An Accidental Guide to Fatherhood
by Michael Lewis
Norton, 192 pp., $23.95
Pope John XXIII once said that “it is easier for a father to have children than for children to have a real father.” Since the birth of my fourth child last year I’ve given substantial thought to this, and I’m not sure I entirely agree. If by “have children” he meant bringing them into the world, he’s more or less correct—although, of course, as we fathers are reminded time and again, it’s the mother who “has” children. (Perhaps “sire” is the more apt, if antiquated, verb.) But if “having” children means having them in one’s life, the comparison is murkier: Indeed, some fathers do nothing more than sire children and then vamoose. Others deign to have them in their lives but are too busy with work, or preoccupied by other pursuits, to appreciate the joys and hardships that attend child-raising. And others, the much-ballyhooed stay-at-home dads, consume their fatherly duties with relish, serving as primary caregivers.
But what about the great mushy middle: those fathers who hold down full-time jobs but play an active role in bringing up their kids? This ranges from fathers who take weekends off to those who shoulder equal (or near-equal) responsibility for raising Dick and Jane. I count myself among these “moderates,” striving to get home from work every night in time for dinner, bath, book, and bed—and returning, inevitably, to computer afterward for several hours. I rise early with the children each morning so that my wife, who spent the night nursing the baby, can snatch an extra 90 minutes of sleep. Weekends are sacred family time: (almost) no work during waking hours, no political events, no “guys’ day out.”
Yet for putatively modern dads, delights aside, is it easy to raise children? In comparison to our wives—who manage most every aspect of their childrens’ lives, from doctor’s appointments to summer camp registration to properly fitting sneakers—the answer is yes. If we liken a mother’s toil to years of hard labor in Siberia, father’s work more closely resembles a brief tenure in Bernard Madoff’s current digs. But in the abstract, what does it mean for a working father to bring up his kids in today’s society?
Michael Lewis’s Home Game: An Accidental Guide to Fatherhood is a humorous, engrossing, fresh look at a well-worn subject that weaves together anecdote and analysis by way of crackling dialogue. In many ways, Home Game does for fatherhood what Lewis’s earlier books did for baseball, football, and the Internet. (In particular, I commend the recounting of his three-year-old daughter’s profanity-laced defense of her older sister in a Bermudan resort pool.) Unlike most of his other works, however, Home Game is a highly personal, even poignant, look at fatherhood, in which Lewis exposes his own family life without permanently scarring his three children.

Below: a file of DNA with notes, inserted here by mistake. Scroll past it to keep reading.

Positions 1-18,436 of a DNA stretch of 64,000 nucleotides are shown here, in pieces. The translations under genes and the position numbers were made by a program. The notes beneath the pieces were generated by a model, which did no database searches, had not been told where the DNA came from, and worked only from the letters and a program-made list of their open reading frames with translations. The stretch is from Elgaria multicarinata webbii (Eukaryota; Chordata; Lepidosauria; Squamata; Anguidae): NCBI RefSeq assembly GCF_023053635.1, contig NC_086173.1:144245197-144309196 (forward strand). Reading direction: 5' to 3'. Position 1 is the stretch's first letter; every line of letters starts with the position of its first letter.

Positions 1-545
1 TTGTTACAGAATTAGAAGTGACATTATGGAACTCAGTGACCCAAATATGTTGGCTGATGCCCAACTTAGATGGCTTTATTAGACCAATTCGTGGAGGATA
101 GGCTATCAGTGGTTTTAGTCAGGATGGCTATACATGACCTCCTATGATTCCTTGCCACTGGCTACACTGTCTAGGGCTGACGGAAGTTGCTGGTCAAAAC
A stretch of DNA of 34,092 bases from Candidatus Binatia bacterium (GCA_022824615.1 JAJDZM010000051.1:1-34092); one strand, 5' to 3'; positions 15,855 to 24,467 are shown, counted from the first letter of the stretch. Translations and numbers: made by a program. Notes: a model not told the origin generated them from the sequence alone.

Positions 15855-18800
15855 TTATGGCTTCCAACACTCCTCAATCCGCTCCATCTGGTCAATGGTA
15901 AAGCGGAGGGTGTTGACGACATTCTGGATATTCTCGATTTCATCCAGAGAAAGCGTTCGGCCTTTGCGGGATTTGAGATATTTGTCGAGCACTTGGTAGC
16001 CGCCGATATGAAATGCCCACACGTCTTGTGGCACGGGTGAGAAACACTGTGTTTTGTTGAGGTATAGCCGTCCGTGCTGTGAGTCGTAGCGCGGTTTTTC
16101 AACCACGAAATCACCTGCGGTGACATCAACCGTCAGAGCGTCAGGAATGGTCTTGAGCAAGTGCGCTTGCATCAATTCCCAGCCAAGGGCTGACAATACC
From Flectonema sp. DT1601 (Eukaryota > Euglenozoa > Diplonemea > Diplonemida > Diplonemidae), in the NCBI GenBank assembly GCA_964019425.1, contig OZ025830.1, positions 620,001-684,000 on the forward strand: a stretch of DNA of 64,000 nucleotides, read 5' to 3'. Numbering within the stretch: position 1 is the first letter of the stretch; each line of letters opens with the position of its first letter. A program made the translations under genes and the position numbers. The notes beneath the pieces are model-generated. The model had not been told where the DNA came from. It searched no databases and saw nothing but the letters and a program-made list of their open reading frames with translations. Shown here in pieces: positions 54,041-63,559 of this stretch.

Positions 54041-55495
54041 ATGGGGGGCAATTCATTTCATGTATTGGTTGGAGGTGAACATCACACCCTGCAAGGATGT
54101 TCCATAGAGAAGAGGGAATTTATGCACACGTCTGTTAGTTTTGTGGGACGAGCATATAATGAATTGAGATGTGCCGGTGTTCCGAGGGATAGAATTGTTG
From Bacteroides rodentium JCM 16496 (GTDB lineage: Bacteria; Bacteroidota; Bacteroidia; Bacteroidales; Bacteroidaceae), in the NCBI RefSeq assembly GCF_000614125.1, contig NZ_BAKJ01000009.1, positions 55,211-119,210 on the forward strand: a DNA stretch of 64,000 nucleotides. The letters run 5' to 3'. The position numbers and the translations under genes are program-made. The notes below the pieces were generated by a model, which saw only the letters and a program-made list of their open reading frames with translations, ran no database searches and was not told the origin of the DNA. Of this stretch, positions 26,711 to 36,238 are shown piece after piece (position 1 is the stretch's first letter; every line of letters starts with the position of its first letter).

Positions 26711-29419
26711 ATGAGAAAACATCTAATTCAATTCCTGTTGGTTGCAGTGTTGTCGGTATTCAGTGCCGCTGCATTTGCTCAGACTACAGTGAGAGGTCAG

The most thoughtful section is the introduction, in which Lewis analyzes the evolving role of fathers in our time and bemoans the “unsettling absence of universal, or even local, standards of behavior.” Among his neighbors, Lewis is regarded alternately as a Neanderthal or a unique combination of “breadwinner and domestic dervish.” This lack of standards results in part from his residence in Berkeley, California (where I grew up, incidentally), which he nicely skewers for its incorrigibly faddish liberal sentimentality—at least when it comes to childbirth:
The ideal Berkeley birth has probably never actually happened, but if it has, it happened far from civilization, in the woods, without painkillers or doctors or any intervention whatsoever by modern medicine. Along one side of the birthing mother was a wall of doulas wailing a folk song; along the other, all the people she had ever known; at her feet, a full-length mirror, in which she watched her baby emerging; at her head, a mother wolf, licking and suckling. Incense-filled urns released meaningful, carbon-free odors.
No such voodoo for Lewis’s wife, the former MTV veejay Tabitha Soren, who “longs only for painless, antiseptic, impersonal modern medicine.” Lewis, for his part, doesn’t seem to disagree; but then again, he is not in any position to do so. Still, as entertaining as Home Game can be, it lacks coherence in places, betraying its origins as a series of disparate reflections originally published in the online magazine Slate. Lewis promises to probe what he regards as “the persistent and disturbing gap between what I was meant to feel and what I actually felt” during key moments of fatherhood. Yet he doesn’t entirely keep his promise, largely taking readers on a fun-filled, and occasionally harrowing, romp across oceans and hospital wards. And while, after three thorny birthing, post-partum, and neonatal experiences, Lewis appears to emerge stronger, wiser, and much more exhausted than before, the reader may be left wondering, exactly, what to take away from it.
Lewis does offer this parting thought: “If you’re not bothered by [fatherhood], or disturbed by it, or messed up from it, you’re probably doing something wrong that will mess up your kids.” So it’s possible such disquietude may simply be the modern father’s plight. Just as it isn’t easy for a father to write about raising children, it doesn’t seem to be easy having them, either, no matter how rewarding the effort.
Michael M. Rosen is an attorney in San Diego.